Spring is in the air, daylight savings is in full swing, and Easter and Passover are history. And hopefully these April snow showers are over! That means that millions of people are eager to hit the links. If you are one of those eager golfers, incorporating yoga into your routine will help to keep you swinging happy and injury-free
Before we get into the what, let's start with the why. There are plenty of reasons why Yoga is Good for Golfers, including:
Practicing postures will increase range of motion of shoulders, hips, and spine to allow full rotation of back swing and follow-through.
Consistent practice will also increase range of motion of the hips, knees, ankles and feet which will allow greater ease with squatting so you can size up your shot on the putting green and pick up your ball with greater ease.
Many yoga postures are great for increasing the flexibility of hamstrings. Flexible hamstrings allow you to retrieve a ball with proper body mechanics, putting less strain on your back.
Some yoga postures can improve core strength which will help your long game as well as protect your back and shoulders from injuries.
Practicing yoga, in all its forms will improve mental focus and concentration and that can’t be bad for your game, right?
So now, here are my Top Ten Yoga Postures for Golf!
These are postures that can be generally helpful for most golfers, including many twists and stretches for the shoulders and hips. Unless otherwise indicated, hold each pose for 5 to 6 slow, steady breaths. Breath in and out through your nose. If you are new to yoga, it’s best learn these postures from a qualified yoga teacher.
1. Standing Side Bend/ Parsva Tadasana
I am not much of a golfer but my client, Steve sure was! Here he is demonstrating his pre-golf yoga routine. Inhale->Raise arms overhead (with a club or strap). Exhale-> Bend to right side. Keep left foot grounded. Inhale-> Return to center. Repeat 3 to 6 times to each side.
Concentrate on lengthening through the spine and shoulders. Bend the knees slightly if the back is rounded.
Down Dog Variation on a Wall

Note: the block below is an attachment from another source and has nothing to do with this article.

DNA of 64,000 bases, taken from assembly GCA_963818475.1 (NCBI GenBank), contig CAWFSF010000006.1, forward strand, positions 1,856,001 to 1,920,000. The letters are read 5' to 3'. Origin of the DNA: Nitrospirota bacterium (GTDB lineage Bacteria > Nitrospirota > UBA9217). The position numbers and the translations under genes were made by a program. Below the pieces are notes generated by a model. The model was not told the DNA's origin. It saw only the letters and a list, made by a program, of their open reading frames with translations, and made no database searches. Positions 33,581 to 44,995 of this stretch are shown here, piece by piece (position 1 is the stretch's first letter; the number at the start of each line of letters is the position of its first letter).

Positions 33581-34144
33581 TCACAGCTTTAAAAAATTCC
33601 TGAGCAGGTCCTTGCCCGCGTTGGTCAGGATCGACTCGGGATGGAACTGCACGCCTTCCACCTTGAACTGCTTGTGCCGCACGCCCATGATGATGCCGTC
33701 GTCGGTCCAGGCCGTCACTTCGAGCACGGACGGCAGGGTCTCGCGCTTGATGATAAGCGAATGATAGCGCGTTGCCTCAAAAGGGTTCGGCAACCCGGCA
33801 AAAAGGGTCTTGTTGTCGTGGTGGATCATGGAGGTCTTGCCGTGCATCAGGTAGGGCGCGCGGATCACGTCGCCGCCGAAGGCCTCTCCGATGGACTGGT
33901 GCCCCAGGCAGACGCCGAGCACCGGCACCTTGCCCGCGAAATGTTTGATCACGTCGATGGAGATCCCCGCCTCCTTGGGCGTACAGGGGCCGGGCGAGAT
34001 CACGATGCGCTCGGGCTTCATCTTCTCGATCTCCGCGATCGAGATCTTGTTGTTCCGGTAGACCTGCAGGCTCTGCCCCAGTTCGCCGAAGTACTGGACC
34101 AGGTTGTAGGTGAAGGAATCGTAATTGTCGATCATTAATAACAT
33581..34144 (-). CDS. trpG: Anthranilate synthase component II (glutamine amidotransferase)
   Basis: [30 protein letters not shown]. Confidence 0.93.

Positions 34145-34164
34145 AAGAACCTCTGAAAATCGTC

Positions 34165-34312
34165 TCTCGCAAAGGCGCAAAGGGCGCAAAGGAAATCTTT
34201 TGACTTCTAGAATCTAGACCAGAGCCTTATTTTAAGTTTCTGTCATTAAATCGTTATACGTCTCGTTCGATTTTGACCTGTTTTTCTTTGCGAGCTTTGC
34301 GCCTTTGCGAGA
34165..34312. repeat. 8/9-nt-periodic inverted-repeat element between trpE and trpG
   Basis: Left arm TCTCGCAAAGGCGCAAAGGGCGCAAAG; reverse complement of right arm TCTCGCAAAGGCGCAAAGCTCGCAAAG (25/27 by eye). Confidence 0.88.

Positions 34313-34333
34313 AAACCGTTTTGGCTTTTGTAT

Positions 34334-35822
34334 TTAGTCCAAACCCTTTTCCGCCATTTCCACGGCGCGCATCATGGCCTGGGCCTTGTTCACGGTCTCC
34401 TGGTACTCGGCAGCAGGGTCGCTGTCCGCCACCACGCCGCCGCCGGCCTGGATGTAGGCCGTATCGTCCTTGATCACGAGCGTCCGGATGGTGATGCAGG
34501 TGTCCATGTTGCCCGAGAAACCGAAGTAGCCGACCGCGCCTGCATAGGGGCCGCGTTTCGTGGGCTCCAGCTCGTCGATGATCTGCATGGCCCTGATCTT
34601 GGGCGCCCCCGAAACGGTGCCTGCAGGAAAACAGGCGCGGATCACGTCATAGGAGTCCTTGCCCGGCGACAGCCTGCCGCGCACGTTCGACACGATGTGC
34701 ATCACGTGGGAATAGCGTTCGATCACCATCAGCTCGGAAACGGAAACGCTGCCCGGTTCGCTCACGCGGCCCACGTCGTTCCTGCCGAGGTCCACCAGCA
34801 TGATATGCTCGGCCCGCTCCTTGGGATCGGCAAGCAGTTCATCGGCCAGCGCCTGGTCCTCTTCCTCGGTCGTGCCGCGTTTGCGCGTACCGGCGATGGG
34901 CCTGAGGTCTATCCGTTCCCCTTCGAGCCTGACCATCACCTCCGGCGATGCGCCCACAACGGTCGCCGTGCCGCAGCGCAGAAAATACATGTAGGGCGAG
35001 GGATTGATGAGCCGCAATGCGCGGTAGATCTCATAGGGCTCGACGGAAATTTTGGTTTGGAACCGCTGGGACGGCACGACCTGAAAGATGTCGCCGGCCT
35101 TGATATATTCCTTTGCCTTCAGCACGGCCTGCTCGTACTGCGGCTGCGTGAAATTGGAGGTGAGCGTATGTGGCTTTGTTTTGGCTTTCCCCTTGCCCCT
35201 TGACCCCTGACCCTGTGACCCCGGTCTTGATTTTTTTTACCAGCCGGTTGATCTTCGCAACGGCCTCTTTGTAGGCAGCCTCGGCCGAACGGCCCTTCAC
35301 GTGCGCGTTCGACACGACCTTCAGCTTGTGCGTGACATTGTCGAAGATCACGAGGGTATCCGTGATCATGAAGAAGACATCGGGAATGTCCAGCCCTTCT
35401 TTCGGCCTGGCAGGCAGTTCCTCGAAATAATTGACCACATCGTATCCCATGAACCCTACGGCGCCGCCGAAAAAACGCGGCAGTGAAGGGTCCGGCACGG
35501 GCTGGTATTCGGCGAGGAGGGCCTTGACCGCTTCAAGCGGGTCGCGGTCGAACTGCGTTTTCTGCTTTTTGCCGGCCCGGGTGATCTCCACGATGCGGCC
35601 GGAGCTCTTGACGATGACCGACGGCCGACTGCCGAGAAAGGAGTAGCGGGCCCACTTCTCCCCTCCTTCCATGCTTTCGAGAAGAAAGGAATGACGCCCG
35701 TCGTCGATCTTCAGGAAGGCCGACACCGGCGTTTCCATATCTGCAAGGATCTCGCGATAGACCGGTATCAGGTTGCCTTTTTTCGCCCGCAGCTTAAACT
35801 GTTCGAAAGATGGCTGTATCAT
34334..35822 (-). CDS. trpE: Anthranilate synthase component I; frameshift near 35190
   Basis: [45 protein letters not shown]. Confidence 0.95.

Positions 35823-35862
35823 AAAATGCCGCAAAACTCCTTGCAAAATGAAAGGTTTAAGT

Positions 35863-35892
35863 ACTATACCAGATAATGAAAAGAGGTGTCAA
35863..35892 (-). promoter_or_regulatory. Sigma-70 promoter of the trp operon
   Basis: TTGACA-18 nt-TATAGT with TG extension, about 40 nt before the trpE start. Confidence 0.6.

Use this variation if you feel too tight to do regular down dog, if you donʼt want to put weight through your hands or if you donʼt want to have your head down below your heart. Also, sometimes itʼs just a more convenient pose.
3. Standing Straddle Twist/Prasarita Padottanasana
Keep the spine strait, lengthen out through the crown of your head. Keep the pelvis level. Focus on rotation through the thoracic (middle) spine.
4. Standing Hamstring Stretch/"Golfasana"
Hold the club with ʻcowʼs faceʼ arms (see below). Place the heel on a block or bench. Bend forward at the hip sockets. Try to keep the club in contact with the back of your head and base of your spine.
5. Triangle/ Trikonasana
Maintain length in the torso. Bring the top shoulder in line with the bottom shoulder.
Triangle Variation with a Chair
Use this variation if the hamstring or inner thigh muscles are very tight, if there is any pain in the hips or back or if you have trouble maintaining length of the torso.
6. Revolved triangle/ Pavritta Trikonasana
Bring the opposite hand to the outside of the forward leg. This is a deeper, more intense twist than regular triangle. This can also be done using a block or chair in order to complete the twist with a long spine.
This is a more advanced posture that is good for building strength and flexibility in the shoulders.
8. Simple Seated Twist
This simple twist can be done either sitting on the ground as pictured or sitting in a chair. Place one hand on the opposite outer thigh as the other hand reaches behind. Look over your shoulder. Maintain length in your spine as you twist.
9. Bridge/Setu Bandha
Try squeezing a block or ball between the thighs as you hold your hips up high. This engages the inner thigh muscles which helps to protect the low back as is moves into a back bend. Make sure there is space behind the neck and that the jaw is relaxed.
10. Cowʼs Face/ Gomukhasana
Sit between the heels with the thighs crossed. Sit up on a block or folded blanket if the knees come apart.
Cowʼs Face Arms/ Gomukhasana
This is the position for the arms in Gomukhasana. This can also be done while sitting or standing in any position. You can use a strap, a club or hook your fingers if pos
Keep in mind that this is just a partial list and the ideal routine would be one that is specific to an individual’s unique strengths and weakness. And if you are dealing with an injury that was either caused by or is affected by golf, see a physical therapist who can evaluate you and give you a specific plan of stretching and strengthening exercises.